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Blog, Carla's Insights

Honoring Dr. King’s Legacy by Confronting “White Backlash”

After passage of the Civil Rights Act of 1964, Dr. Martin Luther King, Jr. noted that “white backlash” was a new name for a very old phenomenon. 50 years later, we are still seeing its consequences.

White backlash to the growing impact of the multi-cultural, national movement for racial justice that hit the streets in 2020 clearly contributed to the recent horrifying insurrection and assault on the United States government.

We see this play out not only in violent actions in DC but also in persistent, damaging biases and beliefs that undermine real progress. As Dr. King observed 50 years ago, “The new phase is a struggle for genuine equality. It is not merely a struggle for decency now, it is not merely a struggle to get rid of the brutality of a Bull Connor and a Jim Clark. It is now a struggle for genuine equality on all levels, and this will be a much more difficult struggle.”  And he cautioned that the civil rights movement might lose support as they increased advocacy for the economic investments and restructuring needed to win that fight for full equality.

Tragically, he was right. The road to economic opportunity and justice for all Americans has been set back again and again by the enduring legacy of white supremacy.

Fast forward to the events of January 6, when America witnessed the durability of this ideology in the attack on the Capitol which bristled with racist and anti-Semitic symbols. Racial animus has not yet been overcome by patriotism and enlightenment, and its durability stands in the way of building an inclusive economy and a country that embraces the well-being of all of its citizens.

As Dr. King predicted, “….it’s much easier to integrate a lunch counter than it is to guarantee a livable income and a good solid job.”

Scratch the surface of opposition to government investment in job training and the social supports that can make the economy more equitable, and you still find an incredibly stubborn set of racist stereotypes and biases. We need a more forward-leaning effort than simply countering ‘white backlash’. Progress depends on reversing well-documented racial inequities.

We need the private sector to hire, promote, and provide training for people, prioritizing equity and livable incomes; and significantly increase investments in businesses and social enterprises owned by people of color and those who live in low-income communities. We need government to reform the criminal justice system, address homelessness at the scale the problem demands, and take the steps required for Americans to have livable incomes. And, as individuals and communities, we must challenge decisions about how and where we invest in housing and education.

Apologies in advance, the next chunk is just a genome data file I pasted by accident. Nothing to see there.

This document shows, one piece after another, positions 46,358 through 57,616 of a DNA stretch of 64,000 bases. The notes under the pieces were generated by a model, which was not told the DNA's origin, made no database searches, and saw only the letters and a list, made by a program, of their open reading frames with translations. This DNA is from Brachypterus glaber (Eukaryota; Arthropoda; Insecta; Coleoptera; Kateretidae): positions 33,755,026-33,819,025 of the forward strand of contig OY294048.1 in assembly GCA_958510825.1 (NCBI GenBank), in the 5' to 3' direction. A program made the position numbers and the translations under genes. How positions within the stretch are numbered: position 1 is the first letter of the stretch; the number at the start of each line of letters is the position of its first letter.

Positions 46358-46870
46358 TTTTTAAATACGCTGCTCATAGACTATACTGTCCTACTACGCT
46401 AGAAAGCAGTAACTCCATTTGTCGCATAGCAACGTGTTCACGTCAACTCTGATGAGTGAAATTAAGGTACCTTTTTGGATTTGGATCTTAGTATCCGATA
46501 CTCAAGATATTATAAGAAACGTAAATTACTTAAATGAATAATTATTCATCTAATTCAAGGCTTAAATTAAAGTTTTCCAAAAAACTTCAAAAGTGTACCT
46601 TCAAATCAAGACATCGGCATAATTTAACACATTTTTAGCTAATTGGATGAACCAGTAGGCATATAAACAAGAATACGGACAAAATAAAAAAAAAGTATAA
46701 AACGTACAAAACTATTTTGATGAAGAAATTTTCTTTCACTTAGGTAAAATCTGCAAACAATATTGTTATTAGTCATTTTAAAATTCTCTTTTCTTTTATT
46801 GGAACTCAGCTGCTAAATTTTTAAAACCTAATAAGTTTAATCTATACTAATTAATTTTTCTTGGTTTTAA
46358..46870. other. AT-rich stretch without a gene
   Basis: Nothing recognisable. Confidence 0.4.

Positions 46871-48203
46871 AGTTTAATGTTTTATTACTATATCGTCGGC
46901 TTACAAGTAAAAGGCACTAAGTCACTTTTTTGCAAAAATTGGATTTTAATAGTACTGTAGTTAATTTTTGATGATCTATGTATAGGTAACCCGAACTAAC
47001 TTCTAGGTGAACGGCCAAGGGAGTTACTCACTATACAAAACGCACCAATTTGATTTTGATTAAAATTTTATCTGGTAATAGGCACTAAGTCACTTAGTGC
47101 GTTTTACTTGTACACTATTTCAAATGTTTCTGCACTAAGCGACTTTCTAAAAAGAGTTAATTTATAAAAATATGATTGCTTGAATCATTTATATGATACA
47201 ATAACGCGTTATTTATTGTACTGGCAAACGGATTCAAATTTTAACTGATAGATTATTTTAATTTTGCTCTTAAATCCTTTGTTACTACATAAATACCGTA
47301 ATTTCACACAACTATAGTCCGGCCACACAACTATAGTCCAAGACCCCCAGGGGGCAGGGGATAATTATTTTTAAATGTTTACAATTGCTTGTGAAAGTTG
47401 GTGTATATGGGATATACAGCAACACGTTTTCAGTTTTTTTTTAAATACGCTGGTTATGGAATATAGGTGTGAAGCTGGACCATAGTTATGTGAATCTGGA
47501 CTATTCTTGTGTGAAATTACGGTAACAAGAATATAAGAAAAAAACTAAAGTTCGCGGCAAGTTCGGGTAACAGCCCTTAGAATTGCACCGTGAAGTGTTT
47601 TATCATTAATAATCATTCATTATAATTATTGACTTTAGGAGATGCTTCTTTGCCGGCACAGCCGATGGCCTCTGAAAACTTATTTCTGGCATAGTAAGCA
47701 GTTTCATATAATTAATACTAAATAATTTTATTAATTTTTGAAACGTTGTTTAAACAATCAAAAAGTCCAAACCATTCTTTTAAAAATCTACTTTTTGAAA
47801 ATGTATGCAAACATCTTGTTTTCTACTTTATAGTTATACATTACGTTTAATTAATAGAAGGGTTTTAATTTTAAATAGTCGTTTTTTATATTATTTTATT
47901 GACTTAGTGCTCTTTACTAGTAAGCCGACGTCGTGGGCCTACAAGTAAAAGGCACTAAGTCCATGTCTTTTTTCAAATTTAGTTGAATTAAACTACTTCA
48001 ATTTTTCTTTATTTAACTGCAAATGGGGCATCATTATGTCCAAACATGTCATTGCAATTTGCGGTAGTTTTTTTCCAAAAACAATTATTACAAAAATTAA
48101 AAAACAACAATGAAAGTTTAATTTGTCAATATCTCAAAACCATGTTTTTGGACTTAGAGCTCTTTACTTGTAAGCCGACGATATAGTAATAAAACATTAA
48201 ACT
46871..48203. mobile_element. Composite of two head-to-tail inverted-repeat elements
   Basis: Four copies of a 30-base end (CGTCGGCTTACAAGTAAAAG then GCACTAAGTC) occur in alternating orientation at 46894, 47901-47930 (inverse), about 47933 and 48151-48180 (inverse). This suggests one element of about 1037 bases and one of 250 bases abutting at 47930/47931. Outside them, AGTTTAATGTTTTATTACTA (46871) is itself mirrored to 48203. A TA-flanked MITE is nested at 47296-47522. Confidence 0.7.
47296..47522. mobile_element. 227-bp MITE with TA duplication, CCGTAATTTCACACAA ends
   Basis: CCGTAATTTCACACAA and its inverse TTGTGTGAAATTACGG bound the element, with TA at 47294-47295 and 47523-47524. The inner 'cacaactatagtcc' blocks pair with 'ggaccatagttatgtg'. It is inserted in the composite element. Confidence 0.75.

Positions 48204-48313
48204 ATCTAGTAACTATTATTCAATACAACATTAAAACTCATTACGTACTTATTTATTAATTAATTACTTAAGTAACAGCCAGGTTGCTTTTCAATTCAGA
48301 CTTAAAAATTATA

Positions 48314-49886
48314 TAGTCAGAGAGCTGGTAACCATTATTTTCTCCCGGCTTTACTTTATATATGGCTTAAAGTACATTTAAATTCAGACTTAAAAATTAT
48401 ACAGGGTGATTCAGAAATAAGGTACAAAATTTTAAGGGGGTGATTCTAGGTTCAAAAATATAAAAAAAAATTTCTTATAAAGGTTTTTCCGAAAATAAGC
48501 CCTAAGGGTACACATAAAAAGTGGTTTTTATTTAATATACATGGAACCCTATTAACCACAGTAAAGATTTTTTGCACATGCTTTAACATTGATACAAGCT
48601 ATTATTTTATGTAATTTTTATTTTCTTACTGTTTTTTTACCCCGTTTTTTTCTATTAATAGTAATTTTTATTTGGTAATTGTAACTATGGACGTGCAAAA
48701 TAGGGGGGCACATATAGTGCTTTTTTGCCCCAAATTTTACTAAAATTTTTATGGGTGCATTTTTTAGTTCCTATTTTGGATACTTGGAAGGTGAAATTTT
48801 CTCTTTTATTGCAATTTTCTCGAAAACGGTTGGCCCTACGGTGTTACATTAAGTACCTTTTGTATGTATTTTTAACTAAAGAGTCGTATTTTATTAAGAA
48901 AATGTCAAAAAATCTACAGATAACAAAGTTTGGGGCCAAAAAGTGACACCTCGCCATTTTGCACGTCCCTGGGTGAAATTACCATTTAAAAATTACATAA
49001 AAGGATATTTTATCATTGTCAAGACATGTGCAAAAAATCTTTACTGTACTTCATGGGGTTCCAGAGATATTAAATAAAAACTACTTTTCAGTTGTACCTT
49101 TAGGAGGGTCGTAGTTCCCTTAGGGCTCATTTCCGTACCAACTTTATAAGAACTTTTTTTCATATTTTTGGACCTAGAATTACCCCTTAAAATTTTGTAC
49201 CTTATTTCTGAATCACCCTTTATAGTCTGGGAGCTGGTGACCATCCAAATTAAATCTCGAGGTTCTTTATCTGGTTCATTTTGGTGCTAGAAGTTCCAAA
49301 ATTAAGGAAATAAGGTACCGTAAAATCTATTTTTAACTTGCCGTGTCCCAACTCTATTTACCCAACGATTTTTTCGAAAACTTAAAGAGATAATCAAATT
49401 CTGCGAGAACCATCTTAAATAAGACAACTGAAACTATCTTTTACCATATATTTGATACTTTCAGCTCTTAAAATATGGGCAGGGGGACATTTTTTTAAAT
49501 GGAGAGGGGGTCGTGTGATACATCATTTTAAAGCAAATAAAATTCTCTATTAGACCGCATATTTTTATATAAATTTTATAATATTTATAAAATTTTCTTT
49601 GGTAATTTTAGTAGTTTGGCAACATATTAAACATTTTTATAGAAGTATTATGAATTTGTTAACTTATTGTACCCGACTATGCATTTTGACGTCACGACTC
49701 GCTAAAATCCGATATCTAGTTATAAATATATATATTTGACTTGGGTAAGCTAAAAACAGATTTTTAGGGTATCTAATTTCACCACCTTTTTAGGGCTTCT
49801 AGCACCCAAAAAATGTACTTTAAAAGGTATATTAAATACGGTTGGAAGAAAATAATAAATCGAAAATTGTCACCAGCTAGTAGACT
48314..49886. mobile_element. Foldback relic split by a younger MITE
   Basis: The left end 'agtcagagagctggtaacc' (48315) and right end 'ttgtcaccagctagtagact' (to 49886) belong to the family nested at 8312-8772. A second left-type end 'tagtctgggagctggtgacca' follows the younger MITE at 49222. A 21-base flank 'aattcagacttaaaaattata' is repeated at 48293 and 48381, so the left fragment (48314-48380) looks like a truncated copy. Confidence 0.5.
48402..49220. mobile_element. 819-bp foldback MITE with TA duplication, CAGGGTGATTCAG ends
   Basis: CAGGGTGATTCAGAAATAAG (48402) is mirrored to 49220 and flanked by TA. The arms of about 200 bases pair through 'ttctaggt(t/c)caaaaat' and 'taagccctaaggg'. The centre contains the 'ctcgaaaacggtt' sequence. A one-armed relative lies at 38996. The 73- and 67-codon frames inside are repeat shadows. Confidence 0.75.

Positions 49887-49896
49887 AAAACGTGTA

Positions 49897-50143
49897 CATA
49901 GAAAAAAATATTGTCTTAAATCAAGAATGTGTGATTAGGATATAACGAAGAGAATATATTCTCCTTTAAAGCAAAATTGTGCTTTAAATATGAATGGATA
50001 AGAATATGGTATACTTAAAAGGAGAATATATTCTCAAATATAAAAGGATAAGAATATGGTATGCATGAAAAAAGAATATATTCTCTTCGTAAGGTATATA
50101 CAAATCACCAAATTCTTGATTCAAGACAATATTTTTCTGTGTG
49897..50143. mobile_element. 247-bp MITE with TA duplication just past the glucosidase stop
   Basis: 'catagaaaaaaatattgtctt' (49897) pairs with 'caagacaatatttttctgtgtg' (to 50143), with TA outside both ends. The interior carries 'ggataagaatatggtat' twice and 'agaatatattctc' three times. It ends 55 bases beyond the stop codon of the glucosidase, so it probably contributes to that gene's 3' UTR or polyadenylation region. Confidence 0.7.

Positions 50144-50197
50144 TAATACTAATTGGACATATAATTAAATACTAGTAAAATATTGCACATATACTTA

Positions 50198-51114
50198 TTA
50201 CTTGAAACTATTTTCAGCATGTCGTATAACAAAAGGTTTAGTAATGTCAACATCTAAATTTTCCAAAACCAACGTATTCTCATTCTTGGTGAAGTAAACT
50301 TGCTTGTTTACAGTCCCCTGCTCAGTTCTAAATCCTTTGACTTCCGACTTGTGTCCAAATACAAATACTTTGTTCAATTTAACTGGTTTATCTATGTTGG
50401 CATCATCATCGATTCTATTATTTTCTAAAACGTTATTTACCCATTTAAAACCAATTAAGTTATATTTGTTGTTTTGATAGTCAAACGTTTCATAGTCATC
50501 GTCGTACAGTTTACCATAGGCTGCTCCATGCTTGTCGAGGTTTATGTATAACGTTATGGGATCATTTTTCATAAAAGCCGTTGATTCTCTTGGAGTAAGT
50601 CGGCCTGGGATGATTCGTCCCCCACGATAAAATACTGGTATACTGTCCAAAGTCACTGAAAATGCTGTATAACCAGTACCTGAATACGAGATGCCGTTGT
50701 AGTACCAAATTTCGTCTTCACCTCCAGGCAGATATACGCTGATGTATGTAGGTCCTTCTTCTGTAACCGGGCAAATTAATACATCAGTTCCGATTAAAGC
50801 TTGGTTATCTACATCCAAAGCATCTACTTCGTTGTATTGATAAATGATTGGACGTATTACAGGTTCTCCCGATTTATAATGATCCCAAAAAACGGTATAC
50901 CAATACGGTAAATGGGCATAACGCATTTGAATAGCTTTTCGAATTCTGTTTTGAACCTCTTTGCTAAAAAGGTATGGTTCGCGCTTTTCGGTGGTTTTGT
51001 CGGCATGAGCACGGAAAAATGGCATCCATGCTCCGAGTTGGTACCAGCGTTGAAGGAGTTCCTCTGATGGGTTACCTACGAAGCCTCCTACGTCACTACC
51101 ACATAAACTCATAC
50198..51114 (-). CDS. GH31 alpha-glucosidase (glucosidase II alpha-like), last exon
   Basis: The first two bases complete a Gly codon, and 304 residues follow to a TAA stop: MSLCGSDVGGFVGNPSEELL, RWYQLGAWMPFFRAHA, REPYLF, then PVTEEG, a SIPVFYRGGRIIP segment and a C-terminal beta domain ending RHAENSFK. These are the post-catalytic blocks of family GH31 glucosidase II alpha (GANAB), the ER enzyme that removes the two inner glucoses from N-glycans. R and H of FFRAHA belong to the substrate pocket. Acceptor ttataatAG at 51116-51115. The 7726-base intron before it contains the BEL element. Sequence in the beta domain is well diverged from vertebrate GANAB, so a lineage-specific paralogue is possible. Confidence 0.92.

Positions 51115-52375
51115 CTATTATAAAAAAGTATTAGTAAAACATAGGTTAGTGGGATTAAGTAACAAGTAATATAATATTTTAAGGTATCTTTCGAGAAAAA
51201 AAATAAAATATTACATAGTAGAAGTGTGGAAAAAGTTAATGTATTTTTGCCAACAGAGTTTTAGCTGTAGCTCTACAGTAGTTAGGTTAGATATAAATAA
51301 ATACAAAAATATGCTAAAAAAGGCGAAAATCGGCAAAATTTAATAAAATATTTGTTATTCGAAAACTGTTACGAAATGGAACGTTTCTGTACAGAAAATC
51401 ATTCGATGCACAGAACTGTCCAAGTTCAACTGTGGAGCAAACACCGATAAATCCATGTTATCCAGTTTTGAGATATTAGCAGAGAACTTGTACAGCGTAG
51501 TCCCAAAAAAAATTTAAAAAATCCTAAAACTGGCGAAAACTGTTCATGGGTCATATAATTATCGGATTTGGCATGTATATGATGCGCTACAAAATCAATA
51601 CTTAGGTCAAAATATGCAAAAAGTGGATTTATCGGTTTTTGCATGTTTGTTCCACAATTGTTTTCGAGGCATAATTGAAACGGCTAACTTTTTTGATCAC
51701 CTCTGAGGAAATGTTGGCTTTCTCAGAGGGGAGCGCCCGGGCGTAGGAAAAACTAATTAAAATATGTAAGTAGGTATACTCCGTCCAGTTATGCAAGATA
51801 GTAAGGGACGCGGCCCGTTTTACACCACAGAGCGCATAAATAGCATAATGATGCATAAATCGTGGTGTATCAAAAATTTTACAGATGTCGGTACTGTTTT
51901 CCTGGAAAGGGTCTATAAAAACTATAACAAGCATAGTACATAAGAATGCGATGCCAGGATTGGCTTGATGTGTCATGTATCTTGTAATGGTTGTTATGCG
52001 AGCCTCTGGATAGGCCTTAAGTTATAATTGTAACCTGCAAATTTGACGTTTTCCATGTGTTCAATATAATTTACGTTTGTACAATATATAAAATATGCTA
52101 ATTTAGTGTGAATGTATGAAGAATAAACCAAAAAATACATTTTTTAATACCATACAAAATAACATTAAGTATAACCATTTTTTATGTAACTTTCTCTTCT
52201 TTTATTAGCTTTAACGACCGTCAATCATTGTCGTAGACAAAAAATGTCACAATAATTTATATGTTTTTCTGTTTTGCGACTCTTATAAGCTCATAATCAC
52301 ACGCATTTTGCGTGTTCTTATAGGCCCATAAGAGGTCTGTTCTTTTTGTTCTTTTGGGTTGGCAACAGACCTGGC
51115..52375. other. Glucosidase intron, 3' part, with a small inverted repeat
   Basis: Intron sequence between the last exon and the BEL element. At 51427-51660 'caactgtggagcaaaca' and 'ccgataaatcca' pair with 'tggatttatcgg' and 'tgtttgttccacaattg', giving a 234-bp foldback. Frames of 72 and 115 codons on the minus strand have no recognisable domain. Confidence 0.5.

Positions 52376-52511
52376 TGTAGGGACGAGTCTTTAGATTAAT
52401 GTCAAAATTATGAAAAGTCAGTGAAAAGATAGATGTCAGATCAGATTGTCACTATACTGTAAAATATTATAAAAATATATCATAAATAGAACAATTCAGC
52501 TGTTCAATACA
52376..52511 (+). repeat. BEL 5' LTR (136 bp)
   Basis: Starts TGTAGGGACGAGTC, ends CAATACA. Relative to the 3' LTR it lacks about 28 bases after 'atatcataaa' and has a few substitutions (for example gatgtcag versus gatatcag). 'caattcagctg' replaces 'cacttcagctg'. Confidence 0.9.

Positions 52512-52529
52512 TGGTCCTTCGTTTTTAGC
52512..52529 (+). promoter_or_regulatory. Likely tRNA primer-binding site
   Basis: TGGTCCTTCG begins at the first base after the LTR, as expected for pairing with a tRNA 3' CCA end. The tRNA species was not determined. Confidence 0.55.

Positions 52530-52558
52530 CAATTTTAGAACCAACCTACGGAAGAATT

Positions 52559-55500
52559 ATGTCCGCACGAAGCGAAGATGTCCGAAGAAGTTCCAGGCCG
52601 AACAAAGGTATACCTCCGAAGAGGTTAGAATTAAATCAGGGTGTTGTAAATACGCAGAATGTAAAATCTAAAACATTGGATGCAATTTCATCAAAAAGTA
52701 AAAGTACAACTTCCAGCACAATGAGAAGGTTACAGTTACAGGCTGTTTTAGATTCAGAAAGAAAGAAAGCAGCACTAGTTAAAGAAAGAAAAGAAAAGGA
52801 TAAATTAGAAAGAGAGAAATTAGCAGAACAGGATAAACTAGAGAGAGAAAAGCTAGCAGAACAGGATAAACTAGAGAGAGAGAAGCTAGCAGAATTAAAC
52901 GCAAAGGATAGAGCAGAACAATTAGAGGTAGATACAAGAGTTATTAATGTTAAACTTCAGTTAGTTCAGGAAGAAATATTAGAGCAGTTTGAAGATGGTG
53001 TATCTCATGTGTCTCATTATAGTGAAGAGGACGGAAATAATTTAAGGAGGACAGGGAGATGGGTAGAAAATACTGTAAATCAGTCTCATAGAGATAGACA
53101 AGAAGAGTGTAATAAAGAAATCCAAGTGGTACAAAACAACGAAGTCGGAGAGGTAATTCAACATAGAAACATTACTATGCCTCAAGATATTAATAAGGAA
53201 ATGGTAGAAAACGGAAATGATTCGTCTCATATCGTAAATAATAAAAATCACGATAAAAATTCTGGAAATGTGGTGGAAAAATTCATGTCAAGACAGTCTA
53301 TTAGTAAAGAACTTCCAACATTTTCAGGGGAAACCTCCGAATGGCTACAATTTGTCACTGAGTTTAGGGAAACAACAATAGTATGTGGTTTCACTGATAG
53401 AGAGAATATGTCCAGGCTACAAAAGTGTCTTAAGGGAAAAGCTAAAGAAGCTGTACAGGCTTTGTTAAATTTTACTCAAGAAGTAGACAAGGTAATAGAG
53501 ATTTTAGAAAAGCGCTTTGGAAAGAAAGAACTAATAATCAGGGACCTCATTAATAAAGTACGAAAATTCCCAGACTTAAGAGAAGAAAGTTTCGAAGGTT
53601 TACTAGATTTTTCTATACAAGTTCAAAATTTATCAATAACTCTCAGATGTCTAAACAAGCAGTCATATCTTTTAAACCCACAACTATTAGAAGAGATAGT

Protecting white privileges by maintaining a criminal justice system and a community investment approach that has ensnared too many Black and Brown people in generational poverty harms us all – our opportunities and our spirit of common citizenship.

Dr. King encouraged us noting, “The time is always right to do what’s right.” We can change by challenging white backlash, exposing the myths at the roots of racism, and joining multi-racial initiatives aimed at doing what it takes to empower all Americans to have a good job and a livable income.

REDF and the entrepreneurs we invest in focus on the employment of people who continue to be harmed every day by the depth of inequitable systems and practices that have held back their progress. For more than 20 years, REDF has seen first-hand that when offered a fair shot, people persist with tenacity and a powerful desire, overcoming enormous obstacles in order to work, contribute, and earn.

In the coming years, we have committed to do all we can to step up our efforts to drive progress by investing in the companies that take action to reduce racial inequities, while creating jobs and supports for those impacted by deep poverty, homelessness, and the criminal justice system. We will put more capital and support in the hands of entrepreneurs who are people of color, and people with lived experience of institutional barriers. Too many hard-working people still can’t afford the basics like housing. So these initiatives must be complemented by public and private actions that not only lower the barriers to a good solid job for all, but also make working and earning a livable income go hand in hand.

It is through the full participation of all people in our economy, democracy, and society that we will progress and be the proud example of fairness and justice that most Americans aspire to. The people most impacted – those who experience ‘white backlash’ first-hand — are pointing the way. White people like me have to join in to combat racist myths and mobilize support for the work being done at the community level by people most affected by inequity. Dr. King reminds us, “Life’s most persistent and urgent question is, ‘What are you doing for others?”

With clarity, together we will build toward the America Dr. King envisioned. Onward!

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